If they want to be called professional they have to behave like one. All of our problems with law enforcement and inspections are not just because the officer is a gestapo type or he has a dislike for trucks and or truckers. It is due to how we present ourselves and the officer only sees the non professional ones as a rule.How we present our selves is something only we can do . It cannot be done by legislation, It is an individual effort that will pay off in the long run.

    One question. When was the last time you pulled into a open scale and went inside on your own and talked to the scale master as an adult? You might be surprised what you learn about how some things are done.

  • mousekiller

    Ken , what you do is called professionalism and it does pay off. Just try to get that through the thick me first you owe me heads of most of todays drivers.

  • mousekiller

    I like that. so true . And the gear shift nearly touch the roof.

  • Daniel Kupke

    So Elmer what do u want this driver to do scan the inspection paperwork n post it on this page ?? U R a classic example of what is wrong with this industry !! We all need to stand shoulder to shoulder on these problems n support one another ??!! We r all in the same bussiness !! Other professionals in other trades support one another but not us so I don’t understand ?? Even drivers in other country’s stick together but not here in the USA ?? Whats wrong with people like u ?? U don’t realize what we could eliminate and how good life could be for us if we would simply band together and support one another ???

  • Roscoe

    As a one unit owner/operator, I was profiled as a “drug smuggler” in a station in Nebraska. At the same time the rookie inspectors were trying to find a way to earn a feather, they willingly allowed a “larger” organization driver to urinate on the tarmac in plain view. In some states, that alone is a $1000 on the spot fine, not to mention a slap in the face of common decency. The result, he was chastised and allowed to go his merry way while I was detained for a little over three hours. It took several letters to the Nebraska Attorney General before I finally got some vindication, although the sting remains fresh. Whether it be undue targeting of smaller operators, or just piss-poor judgement on behalf of idiotic inspectors, expect the trend to continue. It’s a vicious arena to begin with, and regarding CSA scores, simple statistical analysis will always favor those with more trucks and more drivers. It’s a mathematical certainty.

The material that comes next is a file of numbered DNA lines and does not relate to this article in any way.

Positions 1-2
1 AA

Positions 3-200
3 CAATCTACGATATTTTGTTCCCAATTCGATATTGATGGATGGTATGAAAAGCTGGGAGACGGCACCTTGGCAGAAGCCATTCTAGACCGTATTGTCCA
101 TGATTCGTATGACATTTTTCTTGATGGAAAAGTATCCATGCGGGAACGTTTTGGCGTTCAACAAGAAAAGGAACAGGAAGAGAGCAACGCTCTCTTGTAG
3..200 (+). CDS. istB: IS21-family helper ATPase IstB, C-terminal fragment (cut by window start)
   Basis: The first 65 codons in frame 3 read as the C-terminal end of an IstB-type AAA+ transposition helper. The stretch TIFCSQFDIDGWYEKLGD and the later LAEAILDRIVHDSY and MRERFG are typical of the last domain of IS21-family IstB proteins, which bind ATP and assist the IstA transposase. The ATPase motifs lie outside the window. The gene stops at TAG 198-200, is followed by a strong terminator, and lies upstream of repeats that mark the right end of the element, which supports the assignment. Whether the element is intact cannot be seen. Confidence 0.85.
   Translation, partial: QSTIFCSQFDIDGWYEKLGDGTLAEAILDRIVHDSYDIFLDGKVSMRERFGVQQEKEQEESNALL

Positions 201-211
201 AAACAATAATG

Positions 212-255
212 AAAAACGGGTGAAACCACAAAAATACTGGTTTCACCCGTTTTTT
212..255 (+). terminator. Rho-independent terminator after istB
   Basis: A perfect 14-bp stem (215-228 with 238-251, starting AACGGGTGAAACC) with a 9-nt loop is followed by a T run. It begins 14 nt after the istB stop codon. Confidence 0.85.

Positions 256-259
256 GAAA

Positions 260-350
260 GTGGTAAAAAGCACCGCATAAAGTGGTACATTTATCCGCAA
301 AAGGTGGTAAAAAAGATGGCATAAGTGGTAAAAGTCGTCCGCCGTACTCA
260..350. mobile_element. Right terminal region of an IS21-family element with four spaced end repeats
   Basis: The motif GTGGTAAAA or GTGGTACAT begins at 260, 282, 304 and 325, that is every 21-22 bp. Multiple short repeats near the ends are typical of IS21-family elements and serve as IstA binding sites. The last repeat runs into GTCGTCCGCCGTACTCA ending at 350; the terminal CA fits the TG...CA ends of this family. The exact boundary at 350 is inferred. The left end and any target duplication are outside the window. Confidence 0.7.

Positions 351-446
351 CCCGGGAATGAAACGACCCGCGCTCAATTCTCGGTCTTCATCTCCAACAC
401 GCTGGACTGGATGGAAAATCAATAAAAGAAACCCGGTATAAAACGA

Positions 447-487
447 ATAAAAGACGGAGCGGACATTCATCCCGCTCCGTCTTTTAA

• Mind Games

    Why ya gotta dis em??? Ya gotta give it to em they at least wanna work.
    If anyone deserves disrespect its our government for high taxes that prevent many people and or small companies from buying newer trucks.
    And they also get into bed with large company owners CEO’s to keep things the way they are.

  • Guest

    Yea but illegal Foreign Labor is stealing Jobs and freight from Americans ..it is time for Americans to TAKE what is OURS…and get rid of these illegal vultures.

  • Jimmy the Greek

    Did you tell the inspector that oil and grease was there to stop the chassis from rusting out

  • Jimmy the Greek

    Did you ever think that some one up to no good would cover there truck with christian things , thinking that would get them looked at less .